So apparently Footloose is being remade. And apparently TNT has ordered a pilot for an updated version of Dallas. Also, At the Movies is returning to PBS — complete with a speechless Roger Ebert. Is there a single original story idea left in the media business? It would seem not. This summer we received The Karate Kid, an original story based upon… The Karate Kid. Even Avatar, This Year’s Greatest Movie of All Time, is essentially Pocahontas Dances with Wolves in Space. Television demonstrates this trend even more: how many shows use the Law & Order formula? At least seven? As I’ve pointed out before, Fringe is The X-Files for the A.D.D. generation, and ABC tried to similarly recycle Twin Peaks into Happy Town this summer. (Yeah, I’m not surprised you haven’t heard of it.) Sure, the producers latch on to the formulas that make money, but whatever happened to risk-taking? Lost was good for the first two years, until the writers ran out of ideas. House was sort of innovative, but it imitates itself too much. The only really original show currently in production that I am aware of is Mad Men — the only show I watch as it airs.
The current drivel that makes up most television programming may reel in the big bucks, but it doesn’t attract me. Maybe when the History Channel returns to history-centered programs I’ll return. But until then, why would I watch The Universe when I can watch Carl Sagan’s Cosmos on DVD?
For part one, click here.
WordPress will still not allow me to use italics in image captions, so please imagine that “Twin Peaks” and “Twin Peaks: Fire Walk with Me” are italicized.
After my visit to Snoqualmie Valley, I spent a few hours in Seattle, where I visited Pike Place Market. From there, I spent several days touring the North Cascade Mountains, before taking a ferry across Puget Sound to the Kitsap Peninsula. It was here that I found my next Twin Peaks location. Continue reading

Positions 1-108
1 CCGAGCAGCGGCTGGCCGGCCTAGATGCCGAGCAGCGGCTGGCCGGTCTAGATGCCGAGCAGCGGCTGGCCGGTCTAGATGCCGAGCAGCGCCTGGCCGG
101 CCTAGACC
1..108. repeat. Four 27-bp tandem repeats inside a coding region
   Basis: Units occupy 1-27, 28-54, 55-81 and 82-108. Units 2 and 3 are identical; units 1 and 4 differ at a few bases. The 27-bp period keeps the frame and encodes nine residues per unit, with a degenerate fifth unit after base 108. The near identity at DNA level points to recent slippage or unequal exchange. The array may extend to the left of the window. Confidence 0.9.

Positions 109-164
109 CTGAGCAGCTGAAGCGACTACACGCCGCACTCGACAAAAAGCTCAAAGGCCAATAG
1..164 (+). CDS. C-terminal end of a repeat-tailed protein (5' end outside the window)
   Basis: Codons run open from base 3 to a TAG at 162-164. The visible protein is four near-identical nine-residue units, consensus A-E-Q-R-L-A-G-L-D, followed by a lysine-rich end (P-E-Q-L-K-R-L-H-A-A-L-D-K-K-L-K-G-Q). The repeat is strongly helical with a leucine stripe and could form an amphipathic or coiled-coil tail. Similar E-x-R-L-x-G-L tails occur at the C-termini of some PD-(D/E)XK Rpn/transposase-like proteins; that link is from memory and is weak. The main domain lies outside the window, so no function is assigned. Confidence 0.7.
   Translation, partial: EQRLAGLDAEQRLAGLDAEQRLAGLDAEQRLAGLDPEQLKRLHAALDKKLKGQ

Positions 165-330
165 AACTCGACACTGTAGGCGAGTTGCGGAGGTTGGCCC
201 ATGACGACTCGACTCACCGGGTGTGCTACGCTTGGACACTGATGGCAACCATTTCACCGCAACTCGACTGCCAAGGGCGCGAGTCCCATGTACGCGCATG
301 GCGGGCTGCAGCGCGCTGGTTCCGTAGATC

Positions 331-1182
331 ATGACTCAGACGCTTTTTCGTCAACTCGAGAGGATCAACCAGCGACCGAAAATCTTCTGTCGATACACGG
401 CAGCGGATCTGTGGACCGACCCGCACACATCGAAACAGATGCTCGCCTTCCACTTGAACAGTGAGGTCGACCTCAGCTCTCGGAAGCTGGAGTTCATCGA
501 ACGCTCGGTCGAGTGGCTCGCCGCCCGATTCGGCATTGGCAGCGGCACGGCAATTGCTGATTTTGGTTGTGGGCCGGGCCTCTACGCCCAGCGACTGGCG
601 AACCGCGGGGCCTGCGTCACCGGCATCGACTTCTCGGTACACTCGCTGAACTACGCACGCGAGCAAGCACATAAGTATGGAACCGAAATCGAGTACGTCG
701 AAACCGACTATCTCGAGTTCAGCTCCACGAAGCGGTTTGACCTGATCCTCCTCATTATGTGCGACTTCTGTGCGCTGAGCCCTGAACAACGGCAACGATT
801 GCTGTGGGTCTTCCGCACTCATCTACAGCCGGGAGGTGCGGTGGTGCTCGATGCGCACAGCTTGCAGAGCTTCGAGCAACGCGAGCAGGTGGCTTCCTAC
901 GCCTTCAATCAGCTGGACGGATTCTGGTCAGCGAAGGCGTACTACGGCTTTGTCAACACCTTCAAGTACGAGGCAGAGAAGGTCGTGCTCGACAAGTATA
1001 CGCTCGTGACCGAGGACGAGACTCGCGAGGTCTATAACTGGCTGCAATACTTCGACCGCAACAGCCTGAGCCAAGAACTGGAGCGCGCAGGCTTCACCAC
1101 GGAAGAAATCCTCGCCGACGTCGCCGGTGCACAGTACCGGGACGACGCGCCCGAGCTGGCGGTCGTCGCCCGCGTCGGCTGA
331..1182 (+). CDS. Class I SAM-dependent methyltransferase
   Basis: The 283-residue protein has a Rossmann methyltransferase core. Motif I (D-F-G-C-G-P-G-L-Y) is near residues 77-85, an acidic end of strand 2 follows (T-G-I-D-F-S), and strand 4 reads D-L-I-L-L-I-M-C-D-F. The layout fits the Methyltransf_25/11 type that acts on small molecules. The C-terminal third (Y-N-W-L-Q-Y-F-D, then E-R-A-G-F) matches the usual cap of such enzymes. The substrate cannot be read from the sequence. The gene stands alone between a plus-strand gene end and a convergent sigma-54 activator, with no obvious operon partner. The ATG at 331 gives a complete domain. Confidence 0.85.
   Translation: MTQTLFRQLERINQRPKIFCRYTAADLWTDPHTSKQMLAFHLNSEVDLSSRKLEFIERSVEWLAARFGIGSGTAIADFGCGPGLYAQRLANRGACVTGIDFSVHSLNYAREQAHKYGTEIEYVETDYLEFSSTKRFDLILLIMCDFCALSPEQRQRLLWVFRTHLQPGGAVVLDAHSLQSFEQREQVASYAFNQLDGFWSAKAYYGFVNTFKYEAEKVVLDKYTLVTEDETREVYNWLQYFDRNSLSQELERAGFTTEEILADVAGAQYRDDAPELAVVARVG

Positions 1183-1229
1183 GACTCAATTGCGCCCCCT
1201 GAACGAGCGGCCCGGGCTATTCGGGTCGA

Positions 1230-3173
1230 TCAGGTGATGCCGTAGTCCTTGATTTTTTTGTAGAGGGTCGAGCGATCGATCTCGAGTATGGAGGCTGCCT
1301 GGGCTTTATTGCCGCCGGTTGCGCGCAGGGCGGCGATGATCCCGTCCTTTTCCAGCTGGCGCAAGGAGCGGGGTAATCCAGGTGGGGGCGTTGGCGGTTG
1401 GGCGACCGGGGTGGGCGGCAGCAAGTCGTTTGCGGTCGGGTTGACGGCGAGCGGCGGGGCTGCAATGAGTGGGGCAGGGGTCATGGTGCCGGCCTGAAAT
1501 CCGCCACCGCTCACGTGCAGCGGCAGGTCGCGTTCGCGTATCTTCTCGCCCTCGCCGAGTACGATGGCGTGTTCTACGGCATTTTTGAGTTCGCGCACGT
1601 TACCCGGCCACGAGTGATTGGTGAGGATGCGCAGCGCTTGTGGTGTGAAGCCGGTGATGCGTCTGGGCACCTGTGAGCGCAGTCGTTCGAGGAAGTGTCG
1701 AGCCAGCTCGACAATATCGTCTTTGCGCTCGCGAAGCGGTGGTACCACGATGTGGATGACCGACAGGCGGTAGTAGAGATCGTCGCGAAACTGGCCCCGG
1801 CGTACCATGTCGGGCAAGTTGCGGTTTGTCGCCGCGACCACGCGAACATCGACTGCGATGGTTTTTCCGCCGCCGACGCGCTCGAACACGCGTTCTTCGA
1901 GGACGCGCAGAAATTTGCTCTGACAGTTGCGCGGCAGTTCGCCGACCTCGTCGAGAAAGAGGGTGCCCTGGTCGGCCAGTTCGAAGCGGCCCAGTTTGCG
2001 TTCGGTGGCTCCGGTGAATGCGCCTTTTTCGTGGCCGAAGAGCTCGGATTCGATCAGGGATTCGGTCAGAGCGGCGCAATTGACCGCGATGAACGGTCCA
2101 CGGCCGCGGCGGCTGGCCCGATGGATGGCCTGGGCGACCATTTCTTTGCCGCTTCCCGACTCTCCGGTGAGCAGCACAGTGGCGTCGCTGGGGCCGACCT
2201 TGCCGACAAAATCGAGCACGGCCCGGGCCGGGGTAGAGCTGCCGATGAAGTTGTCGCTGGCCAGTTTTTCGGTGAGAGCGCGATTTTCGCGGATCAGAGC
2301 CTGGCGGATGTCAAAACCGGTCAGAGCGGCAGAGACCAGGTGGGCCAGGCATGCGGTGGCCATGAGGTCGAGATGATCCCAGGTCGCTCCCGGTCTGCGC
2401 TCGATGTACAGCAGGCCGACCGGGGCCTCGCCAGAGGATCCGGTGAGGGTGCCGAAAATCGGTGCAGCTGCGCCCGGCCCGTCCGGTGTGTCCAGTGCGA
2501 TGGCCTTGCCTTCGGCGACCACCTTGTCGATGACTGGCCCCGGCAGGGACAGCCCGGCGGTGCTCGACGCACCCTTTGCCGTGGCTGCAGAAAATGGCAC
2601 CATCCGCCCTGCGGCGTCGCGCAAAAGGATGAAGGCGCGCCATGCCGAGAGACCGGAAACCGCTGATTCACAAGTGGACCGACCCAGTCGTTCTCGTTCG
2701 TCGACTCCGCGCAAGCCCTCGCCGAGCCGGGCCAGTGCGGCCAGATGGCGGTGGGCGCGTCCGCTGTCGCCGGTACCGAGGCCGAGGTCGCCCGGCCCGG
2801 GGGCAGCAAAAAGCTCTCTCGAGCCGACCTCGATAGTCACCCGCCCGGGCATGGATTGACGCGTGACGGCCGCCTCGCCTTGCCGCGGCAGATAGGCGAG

WordPress will not allow me to use italics within image captions, so please imagine that “Twin Peaks” and “Twin Peaks: Fire Walk with Me” are italicized.
I am a huge Twin Peaks fan. It’s my fifth favorite television show, and I’ve seen the entire series at least twice thrice (as of 9 July 2010). I’ve seen episodes one through sixteen (the good ones) at least four times. I can’t count the number of times I’ve seen both the show’s pilot and Twin Peaks: Fire Walk with Me, the 1992 prequel film. Since becoming a fan of the show, I’ve given the name Diane to my tape recorder — and my father’s Garmin Nüvi — and I dressed as Regional Bureau Chief Gordon Cole last Halloween.
For the uninitiated, Twin Peaks takes place in the fictional Washington town of the same name, in 1989. The local homecoming queen, Laura Palmer, turns up dead, and the investigation into her murder uncovers a web of mysteries and oddities. The show was created by Mark Frost and David Lynch, and the latter left his fingerprints all over it — in a very good way. Twin Peaks encompasses many genres, from crime mystery to dramedy to soap-opera parody. Unfortunately, the executives at ABC demanded that Laura’s killer be revealed during the second season. After this revelation the show fell apart, effectively becoming the sort of soap opera it had parodied during its height. ABC did not renew the show for a third season.
This summer, I have had the pleasure of being able to visit Snoqualmie Valley in Washington, where many exteriors for the series and film were shot. What follows is a record of my trip. Continue reading